Are you looking for a hearty vegetarian soup that will put “meat” on your bones? Then this Moroccan chickpea and lentil soup (Harira) is just for you.
This hearty and easy to make soup is perfect for the cold winter days we are having here in the north. Although I have never made it in a slow cooker, I am sure it is quite adaptable. Either way, your house will smell wonderful when this soup is cooking.
One adaptation is the use of lamb.
You see, according to a student from Morocco who attends the university where I work, this is a typical dish to eat during Ramadan. It is what you eat at sunset to break the fast.
When you dig into a bowl of this Moroccan chickpea and lentil soup (Harira) you won’t need anything else. It’s that satisfying. This soup reheats beautifully, and also freezes well.
Now, if you want to be 100% authentic, then you need to use dry chickpeas that have been soaked overnight. The cooking time will be longer though. For this recipe, I was in a bit of a hurry, so I used canned chickpeas. Make sure you drain and rinse them. For the lentils, I did use dry lentils because they don’t take too long to cook.
Minimal spices, max flavor
Now, given the rich taste and aroma, you’d think that this recipe uses tons of spices. Not so! Turmeric, cumin, paprika, and a dash of cinnamon. That’s it. The cinnamon is not as strange as it sounds; it gives an incredible depth to the already rich flavors in this soup.
Apart from its incredible flavors, this Moroccan chickpea and lentil soup (Harira) is VERY healthy. It is packed with protein that comes from the chickpeas, and iron that comes from the lentils. Both chickpeas and lentils have been around for millennia. Chickpeas have been cultivated since around 3,000 B.C. Like many of the foods we know today, they originated in the Fertile Crescent. From there they spread to India, Africa, and Egypt. Eventually they made their way to Europe where they were a favorite of the ancient Roman diet.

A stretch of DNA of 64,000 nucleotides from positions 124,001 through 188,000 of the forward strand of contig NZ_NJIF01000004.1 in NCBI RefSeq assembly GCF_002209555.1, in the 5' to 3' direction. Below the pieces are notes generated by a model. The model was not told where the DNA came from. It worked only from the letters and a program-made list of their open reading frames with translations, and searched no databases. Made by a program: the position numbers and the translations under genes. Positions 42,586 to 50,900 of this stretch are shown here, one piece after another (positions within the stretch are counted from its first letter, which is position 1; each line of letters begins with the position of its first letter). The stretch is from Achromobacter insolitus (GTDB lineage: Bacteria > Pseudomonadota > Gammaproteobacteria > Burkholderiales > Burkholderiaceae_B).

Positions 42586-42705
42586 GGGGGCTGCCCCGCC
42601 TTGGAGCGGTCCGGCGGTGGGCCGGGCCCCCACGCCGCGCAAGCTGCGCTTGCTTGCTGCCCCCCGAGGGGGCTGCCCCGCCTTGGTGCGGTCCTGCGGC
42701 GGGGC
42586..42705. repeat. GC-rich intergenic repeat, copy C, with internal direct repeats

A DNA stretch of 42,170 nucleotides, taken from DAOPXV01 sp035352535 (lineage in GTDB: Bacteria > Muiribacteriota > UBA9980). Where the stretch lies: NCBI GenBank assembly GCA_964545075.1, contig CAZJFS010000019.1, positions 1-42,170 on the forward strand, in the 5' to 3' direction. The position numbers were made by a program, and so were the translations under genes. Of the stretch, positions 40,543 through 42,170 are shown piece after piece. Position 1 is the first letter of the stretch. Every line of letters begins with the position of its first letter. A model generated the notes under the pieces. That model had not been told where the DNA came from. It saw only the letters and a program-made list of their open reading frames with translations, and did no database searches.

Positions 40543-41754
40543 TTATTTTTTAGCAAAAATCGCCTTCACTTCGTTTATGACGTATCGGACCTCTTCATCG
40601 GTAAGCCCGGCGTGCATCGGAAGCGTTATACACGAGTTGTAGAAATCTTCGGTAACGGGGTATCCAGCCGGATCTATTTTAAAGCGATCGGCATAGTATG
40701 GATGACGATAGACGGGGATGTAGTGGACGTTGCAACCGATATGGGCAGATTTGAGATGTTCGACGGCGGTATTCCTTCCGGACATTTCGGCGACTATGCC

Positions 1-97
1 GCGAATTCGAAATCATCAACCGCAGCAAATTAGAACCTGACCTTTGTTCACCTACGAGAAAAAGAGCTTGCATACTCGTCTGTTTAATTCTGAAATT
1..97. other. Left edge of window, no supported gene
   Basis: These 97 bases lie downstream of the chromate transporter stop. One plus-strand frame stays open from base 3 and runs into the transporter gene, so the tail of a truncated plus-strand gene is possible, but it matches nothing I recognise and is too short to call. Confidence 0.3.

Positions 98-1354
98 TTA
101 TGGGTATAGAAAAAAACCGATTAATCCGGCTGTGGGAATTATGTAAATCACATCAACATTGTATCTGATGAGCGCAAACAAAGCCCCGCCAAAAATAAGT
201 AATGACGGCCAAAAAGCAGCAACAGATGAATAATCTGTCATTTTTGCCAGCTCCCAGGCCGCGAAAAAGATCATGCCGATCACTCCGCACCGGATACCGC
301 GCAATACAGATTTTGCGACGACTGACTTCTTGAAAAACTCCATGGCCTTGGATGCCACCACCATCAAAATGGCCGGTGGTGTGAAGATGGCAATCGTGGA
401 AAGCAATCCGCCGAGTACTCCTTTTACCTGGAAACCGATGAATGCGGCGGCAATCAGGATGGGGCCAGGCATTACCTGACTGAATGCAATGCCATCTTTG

An ancient legume
Lentils, like chickpeas, are an ancient crop. Actually they are even older, with the oldest record of cultivation dating back to around 5,500-5,000 BC. Lentils were a valuable crop because they made up for the protein needs which could not be obtained from cereals.
The lowly parsley which is often relegated to the job of garnish is also rich in nutrients. This is worth mentioning since there is 1/2 cup of this herb in this recipe. Parsley is rich in vitamin C and iron.
Here’s a culinary tip: I mix all the spices together, and then, also the herbs (separate dishes). Especially with the spices, I find that they mix more evenly.
Make a batch of Moroccan chickpea and lentil soup (harira) and share the recipe with your friends.
If you want to explore more Moroccan recipes here are a few you can try that are very easy to make. I have two dishes for a tagine style chicken that you can easily make in a slow cooker. The Moroccan chicken tagine has a nice balance of sweet and savory flavors with apricots, an exotic spice blend and topped with sliced potato. Another tagine dish to try is Moroccan saffron chicken with savory delicate flavors. Moroccan country bread or khobz maghribi is a simple bread that is traditionally used as a utensil to soak up all the wonderful juices of those tasty tagine dishes.
Moroccan Chickpea and Lentil Soup (Harira)
This Moroccan chickpea and lentil soup (harira) is hearty and delicious. You can adapt it to make it vegan by substituting the chicken broth for vegetable broth. Turmeric, cumin, and paprika are the main spices. A dash of cinnamon adds incredible depth.
Place all the spices in a small bowl and mix thoroughly.
In a soup pot heat the olive oil on medium Sauté the onions, carrots, and celery until onions are translucent.
- Sprinkle with cornstarch and stir a few times.
Sprinkle the spice mixture, and stir.
Add the vegetable and chicken broth. Using an immersion blender, break up the solids a little bit, but not too much.
Bring the liquid to a boil, then add the parsley, cilantro, chickpeas, lentils, and crushed tomatoes.
Turn heat down to medium, and cook for 25 minutes.